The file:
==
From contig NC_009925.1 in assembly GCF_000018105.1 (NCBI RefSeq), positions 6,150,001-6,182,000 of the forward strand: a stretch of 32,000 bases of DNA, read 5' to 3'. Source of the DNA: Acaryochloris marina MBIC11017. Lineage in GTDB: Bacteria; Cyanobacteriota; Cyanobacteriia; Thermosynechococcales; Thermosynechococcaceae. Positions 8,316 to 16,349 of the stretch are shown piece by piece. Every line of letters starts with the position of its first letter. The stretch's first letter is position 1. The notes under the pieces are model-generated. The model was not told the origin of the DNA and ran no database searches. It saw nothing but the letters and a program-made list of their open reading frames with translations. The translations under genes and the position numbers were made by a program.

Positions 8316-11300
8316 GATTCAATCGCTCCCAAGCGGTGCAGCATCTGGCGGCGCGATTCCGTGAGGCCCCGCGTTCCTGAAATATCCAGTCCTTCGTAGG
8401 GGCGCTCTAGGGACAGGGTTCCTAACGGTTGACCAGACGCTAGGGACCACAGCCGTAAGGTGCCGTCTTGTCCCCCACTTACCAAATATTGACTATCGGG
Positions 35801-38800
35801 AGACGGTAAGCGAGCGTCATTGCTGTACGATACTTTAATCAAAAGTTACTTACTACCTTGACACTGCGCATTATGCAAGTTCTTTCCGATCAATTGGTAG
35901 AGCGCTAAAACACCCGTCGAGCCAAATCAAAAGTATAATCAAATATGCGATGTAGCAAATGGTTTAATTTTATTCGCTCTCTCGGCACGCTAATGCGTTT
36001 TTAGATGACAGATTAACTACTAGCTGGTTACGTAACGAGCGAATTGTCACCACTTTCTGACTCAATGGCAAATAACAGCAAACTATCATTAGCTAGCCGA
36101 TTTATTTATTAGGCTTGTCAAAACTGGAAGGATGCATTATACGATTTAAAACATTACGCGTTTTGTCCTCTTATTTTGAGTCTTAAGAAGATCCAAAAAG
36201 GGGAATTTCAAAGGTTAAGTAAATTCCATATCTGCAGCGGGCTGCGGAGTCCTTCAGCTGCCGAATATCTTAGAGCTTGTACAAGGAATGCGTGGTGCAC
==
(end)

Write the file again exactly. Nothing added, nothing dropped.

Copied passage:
From contig NC_009925.1 in assembly GCF_000018105.1 (NCBI RefSeq), positions 6,150,001-6,182,000 of the forward strand: a stretch of 32,000 bases of DNA, read 5' to 3'. Source of the DNA: Acaryochloris marina MBIC11017. Lineage in GTDB: Bacteria; Cyanobacteriota; Cyanobacteriia; Thermosynechococcales; Thermosynechococcaceae. Positions 8,316 to 16,349 of the stretch are shown piece by piece. Every line of letters starts with the position of its first letter. The stretch's first letter is position 1. The notes under the pieces are model-generated. The model was not told the origin of the DNA and ran no database searches. It saw nothing but the letters and a program-made list of their open reading frames with translations. The translations under genes and the position numbers were made by a program.

Positions 8316-11300
8316 GATTCAATCGCTCCCAAGCGGTGCAGCATCTGGCGGCGCGATTCCGTGAGGCCCCGCGTTCCTGAAATATCCAGTCCTTCGTAGG
8401 GGCGCTCTAGGGACAGGGTTCCTAACGGTTGACCAGACGCTAGGGACCACAGCCGTAAGGTGCCGTCTTGTCCCCCACTTACCAAATATTGACTATCGGG
Positions 35801-38800
35801 AGACGGTAAGCGAGCGTCATTGCTGTACGATACTTTAATCAAAAGTTACTTACTACCTTGACACTGCGCATTATGCAAGTTCTTTCCGATCAATTGGTAG
35901 AGCGCTAAAACACCCGTCGAGCCAAATCAAAAGTATAATCAAATATGCGATGTAGCAAATGGTTTAATTTTATTCGCTCTCTCGGCACGCTAATGCGTTT
36001 TTAGATGACAGATTAACTACTAGCTGGTTACGTAACGAGCGAATTGTCACCACTTTCTGACTCAATGGCAAATAACAGCAAACTATCATTAGCTAGCCGA
36101 TTTATTTATTAGGCTTGTCAAAACTGGAAGGATGCATTATACGATTTAAAACATTACGCGTTTTGTCCTCTTATTTTGAGTCTTAAGAAGATCCAAAAAG
36201 GGGAATTTCAAAGGTTAAGTAAATTCCATATCTGCAGCGGGCTGCGGAGTCCTTCAGCTGCCGAATATCTTAGAGCTTGTACAAGGAATGCGTGGTGCAC